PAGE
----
Thursday, 30 March 2017

A Deal For A Single Gold Coin

MARGARET LISS:
A few years ago I scanned all of Dave Sim's notebooks. He had filled 36 notebooks during the years he created the monthly Cerebus series, covering issues #20 to 300, plus the other side items -- like the Epic stories, posters and prints, convention speeches etc. A total of 3,281 notebook pages detailing his creative process. I never really got the time to study the notebooks when I had them. Just did a quick look, scanned them in and sent them back to Dave as soon as possible. So this regular column is a chance for me to look through those scans and highlight some of the more interesting pages.

The majority of Melmoth is covered in Dave Sim's notebook #19, which covers Cerebus #141 to 149. We've only looked at it twice, first in Melmoth and Tiny Thumbnails and then in Characters of Melmoth. We've never seen the cover, but no surprise, it is another Hilroy:

Notebook #19, front cover
As I mentioned in Characters of Melmoth, there were 19 blank pages. In the beginning of the notebook, Dave drew some really nice fully inked sketches of Dino. However, he drew them on both sides, so they bled through to the other side. A bit into doing that, he started to only use one side of the page.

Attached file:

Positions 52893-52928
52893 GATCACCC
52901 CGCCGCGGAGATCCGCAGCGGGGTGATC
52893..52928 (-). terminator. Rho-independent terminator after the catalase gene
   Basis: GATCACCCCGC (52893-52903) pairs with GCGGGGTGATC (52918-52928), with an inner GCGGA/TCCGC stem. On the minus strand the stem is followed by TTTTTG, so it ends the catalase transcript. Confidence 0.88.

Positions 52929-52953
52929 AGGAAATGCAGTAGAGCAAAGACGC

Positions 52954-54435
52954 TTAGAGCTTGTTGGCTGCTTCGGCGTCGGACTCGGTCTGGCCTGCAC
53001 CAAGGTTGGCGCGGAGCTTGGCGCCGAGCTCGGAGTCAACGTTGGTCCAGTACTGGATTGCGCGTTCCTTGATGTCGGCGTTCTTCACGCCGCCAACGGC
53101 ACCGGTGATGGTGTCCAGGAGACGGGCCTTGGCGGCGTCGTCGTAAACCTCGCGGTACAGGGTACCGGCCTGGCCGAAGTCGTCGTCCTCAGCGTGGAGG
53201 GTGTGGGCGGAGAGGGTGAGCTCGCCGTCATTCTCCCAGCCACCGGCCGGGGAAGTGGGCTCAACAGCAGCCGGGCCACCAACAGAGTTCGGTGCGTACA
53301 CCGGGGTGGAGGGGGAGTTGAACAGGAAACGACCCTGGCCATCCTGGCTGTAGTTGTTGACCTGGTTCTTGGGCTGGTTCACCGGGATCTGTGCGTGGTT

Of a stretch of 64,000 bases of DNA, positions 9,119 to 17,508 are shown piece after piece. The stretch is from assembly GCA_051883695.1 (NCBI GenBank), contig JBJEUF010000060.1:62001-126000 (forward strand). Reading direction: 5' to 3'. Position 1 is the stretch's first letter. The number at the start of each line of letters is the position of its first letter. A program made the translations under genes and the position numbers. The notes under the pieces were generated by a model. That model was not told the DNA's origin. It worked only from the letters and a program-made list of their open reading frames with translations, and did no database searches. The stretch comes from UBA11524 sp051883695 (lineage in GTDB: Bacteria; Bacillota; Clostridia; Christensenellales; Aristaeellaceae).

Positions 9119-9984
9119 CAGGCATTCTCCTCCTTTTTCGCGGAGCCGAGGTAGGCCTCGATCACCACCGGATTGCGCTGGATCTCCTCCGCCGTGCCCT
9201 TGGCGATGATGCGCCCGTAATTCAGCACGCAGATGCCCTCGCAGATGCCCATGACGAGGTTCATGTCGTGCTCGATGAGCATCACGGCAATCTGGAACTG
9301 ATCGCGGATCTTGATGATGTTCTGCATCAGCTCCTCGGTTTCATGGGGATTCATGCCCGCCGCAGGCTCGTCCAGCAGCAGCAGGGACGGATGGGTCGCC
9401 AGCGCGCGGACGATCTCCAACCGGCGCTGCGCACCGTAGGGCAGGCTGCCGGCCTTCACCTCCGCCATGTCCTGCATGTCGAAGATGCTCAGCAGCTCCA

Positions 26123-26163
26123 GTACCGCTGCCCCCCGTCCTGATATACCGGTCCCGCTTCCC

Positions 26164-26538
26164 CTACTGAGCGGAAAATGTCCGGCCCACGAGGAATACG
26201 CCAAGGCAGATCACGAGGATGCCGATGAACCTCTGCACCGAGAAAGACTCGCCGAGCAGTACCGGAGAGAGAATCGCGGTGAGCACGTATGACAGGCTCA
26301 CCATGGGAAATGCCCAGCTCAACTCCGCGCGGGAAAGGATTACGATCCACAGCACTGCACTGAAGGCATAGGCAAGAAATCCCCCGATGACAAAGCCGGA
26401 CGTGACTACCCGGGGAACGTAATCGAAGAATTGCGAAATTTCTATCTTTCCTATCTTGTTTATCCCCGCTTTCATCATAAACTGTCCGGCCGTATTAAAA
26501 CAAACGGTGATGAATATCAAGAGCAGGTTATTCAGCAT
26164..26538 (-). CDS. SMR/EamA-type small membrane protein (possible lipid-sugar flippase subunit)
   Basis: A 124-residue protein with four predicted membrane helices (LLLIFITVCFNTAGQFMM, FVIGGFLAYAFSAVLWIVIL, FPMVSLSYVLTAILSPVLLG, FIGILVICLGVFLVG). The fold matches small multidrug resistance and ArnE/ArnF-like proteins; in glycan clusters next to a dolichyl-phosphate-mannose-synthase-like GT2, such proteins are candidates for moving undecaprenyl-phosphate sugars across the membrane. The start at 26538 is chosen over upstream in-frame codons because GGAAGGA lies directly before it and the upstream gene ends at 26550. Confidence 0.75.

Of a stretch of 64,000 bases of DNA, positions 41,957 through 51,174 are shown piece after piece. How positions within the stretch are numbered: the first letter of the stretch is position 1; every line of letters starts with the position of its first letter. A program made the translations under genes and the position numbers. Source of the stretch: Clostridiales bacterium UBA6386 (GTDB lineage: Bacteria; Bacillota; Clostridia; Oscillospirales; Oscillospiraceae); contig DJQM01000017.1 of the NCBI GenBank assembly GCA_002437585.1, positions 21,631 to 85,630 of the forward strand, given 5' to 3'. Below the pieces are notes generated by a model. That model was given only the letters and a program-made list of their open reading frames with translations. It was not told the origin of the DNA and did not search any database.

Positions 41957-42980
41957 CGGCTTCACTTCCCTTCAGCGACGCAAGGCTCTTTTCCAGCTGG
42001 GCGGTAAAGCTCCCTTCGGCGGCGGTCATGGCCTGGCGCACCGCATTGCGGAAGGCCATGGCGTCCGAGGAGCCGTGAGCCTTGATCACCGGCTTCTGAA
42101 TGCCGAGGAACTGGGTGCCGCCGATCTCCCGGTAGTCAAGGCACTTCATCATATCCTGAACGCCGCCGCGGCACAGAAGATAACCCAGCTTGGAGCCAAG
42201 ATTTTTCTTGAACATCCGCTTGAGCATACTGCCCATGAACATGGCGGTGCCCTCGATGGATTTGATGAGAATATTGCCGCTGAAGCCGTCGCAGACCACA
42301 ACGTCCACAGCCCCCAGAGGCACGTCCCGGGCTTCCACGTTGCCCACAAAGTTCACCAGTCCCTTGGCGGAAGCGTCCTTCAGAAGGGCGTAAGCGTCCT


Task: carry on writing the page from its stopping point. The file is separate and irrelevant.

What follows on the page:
Here is a sequence you might find familiar:

Notebook 19, page 11
Notebook 19, page 11

Notebook 19, page 15
Yes, pages 12 and 14 were blank, so while I did not scan them in, I numbered the pages to indicate that they were not on the same physical sheet of paper.

The scene above happens in Melmoth, pages 51 and 52 (Cerebus #141, pages 3 and 4), but not quite as shown. Dino doesn't flip the coin, just puts it in his pocket. He does hold his hand out for the handshake, but Cerebus in his semi-fugue state, just says 'aye'.

1 comment:

Jeff Seiler said...

Ya know, strangely enough, Dino was one of my most favorite peripheral characters in Cerebus. Such an honest, straightforward moneygrubber. I think Dave doesn't get near enough credit for how richly fleshed out (and I don't mean in pencil and ink) his secondary characters were.